Originally published on Mothering.com
When I was pregnant with my first baby nine years ago, my doula was a personal friend, someone whose children I babysat often. She was also a great source of information throughout my pregnancy.
I remember the moment I told her I was having a boy. I had gone in for an ultrasound to determine the sex of my child, and I later met up with my doula to work on some birth art. When I announced that I was expecting a boy, she responded with enthusiasm, quickly followed by, “You’re not going to circumcise him, are you?! I’ll make you watch a video. I think it’s torture.”
Maybe it was a little brazen for a doula; some might say so.
And yet, I am eternally grateful for her direct approach. It was one of the factors that spared my son and any future sons from an unnecessary genital cutting procedure. Our relationship as friends aided her ability to be forthright with not only her opinion on circumcision, but the facts as well.
What are the facts about circumcision?
Beyond its religious and ritual nature, circumcision has been touted as a virtual cure-all in the United States since the 1800s. One of the earliest medical records of circumcision was from Claude-Francois Lallemand, who circumcised a patient to “cure him from nocturnal seminal emissions.”
In 1845, research entitled A Treatise on Diseases of the Sexual Organs declared that circumcision prevents masturbation.
Circumcision was also purported to prevent or cure syphilis, epilepsy, paralysis, tuberculosis, bed-wetting, blindness and deafness.
In the 1900s, a paper called The Advantages of Circumcision claimed that circumcision was a “way to decrease the pleasure of sex, and hence to discourage sexual immorality.”
A puritanical obsession with the notion that sexual pleasure is inherently sinful has driven circumcision throughout the ages. While it has been touted as a medical procedure, it is clear to see from the history of medical circumcision that it was largely quackery.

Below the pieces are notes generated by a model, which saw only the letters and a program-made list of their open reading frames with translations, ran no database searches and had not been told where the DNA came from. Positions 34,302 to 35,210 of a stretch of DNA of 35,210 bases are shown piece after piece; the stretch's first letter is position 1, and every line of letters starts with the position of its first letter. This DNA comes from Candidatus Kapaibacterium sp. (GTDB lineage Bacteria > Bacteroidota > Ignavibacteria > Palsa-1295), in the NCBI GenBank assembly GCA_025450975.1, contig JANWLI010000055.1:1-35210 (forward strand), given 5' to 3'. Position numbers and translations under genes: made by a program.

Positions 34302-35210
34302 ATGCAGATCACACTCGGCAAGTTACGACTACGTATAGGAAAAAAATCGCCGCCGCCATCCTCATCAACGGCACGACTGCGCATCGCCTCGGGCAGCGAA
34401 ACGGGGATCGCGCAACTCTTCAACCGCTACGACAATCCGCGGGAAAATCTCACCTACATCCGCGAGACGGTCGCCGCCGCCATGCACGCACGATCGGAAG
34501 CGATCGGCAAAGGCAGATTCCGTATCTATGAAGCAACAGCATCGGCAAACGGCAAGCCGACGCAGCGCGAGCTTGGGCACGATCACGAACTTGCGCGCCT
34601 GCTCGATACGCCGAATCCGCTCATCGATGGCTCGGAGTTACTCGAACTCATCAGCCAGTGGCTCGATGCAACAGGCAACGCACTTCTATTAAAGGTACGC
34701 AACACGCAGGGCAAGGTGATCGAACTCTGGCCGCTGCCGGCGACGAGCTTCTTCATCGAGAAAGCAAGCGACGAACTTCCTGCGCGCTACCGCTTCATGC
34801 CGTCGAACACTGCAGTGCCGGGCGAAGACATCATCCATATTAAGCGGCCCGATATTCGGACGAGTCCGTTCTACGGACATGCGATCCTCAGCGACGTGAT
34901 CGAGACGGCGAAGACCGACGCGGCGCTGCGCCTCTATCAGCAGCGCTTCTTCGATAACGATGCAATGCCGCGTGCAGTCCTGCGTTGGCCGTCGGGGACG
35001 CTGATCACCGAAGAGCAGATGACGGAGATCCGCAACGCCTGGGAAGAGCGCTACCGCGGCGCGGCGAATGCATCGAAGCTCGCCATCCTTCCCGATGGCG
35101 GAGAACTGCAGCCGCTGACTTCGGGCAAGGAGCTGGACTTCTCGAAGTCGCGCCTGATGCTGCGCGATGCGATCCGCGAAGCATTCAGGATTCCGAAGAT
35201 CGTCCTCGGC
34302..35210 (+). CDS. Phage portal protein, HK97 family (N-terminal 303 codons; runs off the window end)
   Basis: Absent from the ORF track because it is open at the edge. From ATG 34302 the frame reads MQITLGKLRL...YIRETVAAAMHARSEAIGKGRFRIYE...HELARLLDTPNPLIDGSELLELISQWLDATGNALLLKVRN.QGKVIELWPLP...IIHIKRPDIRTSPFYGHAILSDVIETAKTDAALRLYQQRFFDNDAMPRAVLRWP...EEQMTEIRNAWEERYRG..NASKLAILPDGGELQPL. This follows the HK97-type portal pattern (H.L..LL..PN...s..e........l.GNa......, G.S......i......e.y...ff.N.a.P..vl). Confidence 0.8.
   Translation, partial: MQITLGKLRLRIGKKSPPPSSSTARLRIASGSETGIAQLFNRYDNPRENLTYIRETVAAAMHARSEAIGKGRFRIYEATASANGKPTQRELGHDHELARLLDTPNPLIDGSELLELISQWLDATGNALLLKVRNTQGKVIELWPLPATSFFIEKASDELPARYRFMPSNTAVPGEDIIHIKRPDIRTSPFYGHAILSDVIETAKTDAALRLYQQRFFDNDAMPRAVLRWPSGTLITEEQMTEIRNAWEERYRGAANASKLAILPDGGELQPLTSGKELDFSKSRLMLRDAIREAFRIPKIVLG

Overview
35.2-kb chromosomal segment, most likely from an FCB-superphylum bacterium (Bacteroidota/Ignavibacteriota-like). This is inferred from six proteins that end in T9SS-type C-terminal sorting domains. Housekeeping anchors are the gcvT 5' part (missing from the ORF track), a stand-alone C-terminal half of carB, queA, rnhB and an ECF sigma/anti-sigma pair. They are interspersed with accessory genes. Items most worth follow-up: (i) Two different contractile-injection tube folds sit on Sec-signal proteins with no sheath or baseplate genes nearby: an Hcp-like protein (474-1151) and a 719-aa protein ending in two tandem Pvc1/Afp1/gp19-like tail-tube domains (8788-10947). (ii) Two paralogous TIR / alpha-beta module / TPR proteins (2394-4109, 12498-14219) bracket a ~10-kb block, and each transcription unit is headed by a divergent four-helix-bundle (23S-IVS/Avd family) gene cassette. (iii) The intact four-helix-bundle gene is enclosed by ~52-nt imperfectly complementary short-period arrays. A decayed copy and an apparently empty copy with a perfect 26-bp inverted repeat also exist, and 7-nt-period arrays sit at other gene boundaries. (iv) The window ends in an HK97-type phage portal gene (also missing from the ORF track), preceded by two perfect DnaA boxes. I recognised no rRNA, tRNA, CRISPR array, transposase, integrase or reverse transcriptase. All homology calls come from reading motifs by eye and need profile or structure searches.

The same can be said today. The United States is an anomaly with its practice of routine infant circumcision, specifically because of its establishment in the U.S. as a puritanical treatment against normal human sexuality. The rate of routine infant circumcision in the United States is dropping; however, it was previously a highly popular procedure, reaching its peak in the 1980s.
The general idea presented by American doctors and culture is that the foreskin is somehow icky, and probably disease-ridden. It causes a lot of problems, right?
The so-called benefits of circumcision may sound drastic and important, but they are statistically tiny, comparable to removing the breast tissue of baby girls in order to prevent future breast cancer. In fact, because breast cancer is so rampant, routine breast tissue removal makes more sense medically than routine foreskin amputation.
The American Academy of Pediatrics — a trade organization of pediatricians who happen to profit from performing circumcisions — stands alone in their statement on circumcision. While they don’t officially recommend it, their claim is that the supposed benefits outweigh the risks (while, in that same statement, there is no mention of the functions of the foreskin nor the actual risks of circumcision).
This conclusion is highly suspect when the rest of the world is considered. What began as a religious ritual and eventually transformed into a cosmetic procedure is seen as such by most other medical organizations around the world.
All of this to say: the benefits of circumcision are slim, the functions of the foreskin must be acknowledged and researched further, and it is more cultural conditioning than medical necessity that perpetuates circumcision in our culture.
Following are several official positions on routine infant circumcision from around the world:
“Recommendation: Circumcision of newborns should not be routinely performed.”
“Circumcision is a ‘non-therapeutic’ procedure, which means it is not medically necessary…After reviewing the scientific evidence for and against circumcision, the CPS does not recommend routine circumcision for newborn boys. Many paediatricians no longer perform circumcisions.”